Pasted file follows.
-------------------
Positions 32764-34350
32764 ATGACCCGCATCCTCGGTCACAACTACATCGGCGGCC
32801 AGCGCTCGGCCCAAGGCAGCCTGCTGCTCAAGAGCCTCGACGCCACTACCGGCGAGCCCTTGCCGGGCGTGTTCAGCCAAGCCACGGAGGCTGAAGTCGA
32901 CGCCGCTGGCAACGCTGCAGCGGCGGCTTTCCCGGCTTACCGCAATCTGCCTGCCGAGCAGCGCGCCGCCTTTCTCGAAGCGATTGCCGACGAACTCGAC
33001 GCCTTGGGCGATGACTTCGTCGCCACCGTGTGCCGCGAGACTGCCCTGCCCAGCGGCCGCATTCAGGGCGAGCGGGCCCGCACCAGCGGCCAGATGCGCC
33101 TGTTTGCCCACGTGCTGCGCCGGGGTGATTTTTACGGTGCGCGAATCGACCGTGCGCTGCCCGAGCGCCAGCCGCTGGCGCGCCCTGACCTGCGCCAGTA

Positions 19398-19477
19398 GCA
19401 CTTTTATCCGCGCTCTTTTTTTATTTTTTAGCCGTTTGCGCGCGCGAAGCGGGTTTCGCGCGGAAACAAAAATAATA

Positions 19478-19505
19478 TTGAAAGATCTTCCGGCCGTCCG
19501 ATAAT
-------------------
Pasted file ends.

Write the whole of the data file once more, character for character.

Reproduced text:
Positions 32764-34350
32764 ATGACCCGCATCCTCGGTCACAACTACATCGGCGGCC
32801 AGCGCTCGGCCCAAGGCAGCCTGCTGCTCAAGAGCCTCGACGCCACTACCGGCGAGCCCTTGCCGGGCGTGTTCAGCCAAGCCACGGAGGCTGAAGTCGA
32901 CGCCGCTGGCAACGCTGCAGCGGCGGCTTTCCCGGCTTACCGCAATCTGCCTGCCGAGCAGCGCGCCGCCTTTCTCGAAGCGATTGCCGACGAACTCGAC
33001 GCCTTGGGCGATGACTTCGTCGCCACCGTGTGCCGCGAGACTGCCCTGCCCAGCGGCCGCATTCAGGGCGAGCGGGCCCGCACCAGCGGCCAGATGCGCC
33101 TGTTTGCCCACGTGCTGCGCCGGGGTGATTTTTACGGTGCGCGAATCGACCGTGCGCTGCCCGAGCGCCAGCCGCTGGCGCGCCCTGACCTGCGCCAGTA

Positions 19398-19477
19398 GCA
19401 CTTTTATCCGCGCTCTTTTTTTATTTTTTAGCCGTTTGCGCGCGCGAAGCGGGTTTCGCGCGGAAACAAAAATAATA

Positions 19478-19505
19478 TTGAAAGATCTTCCGGCCGTCCG
19501 ATAAT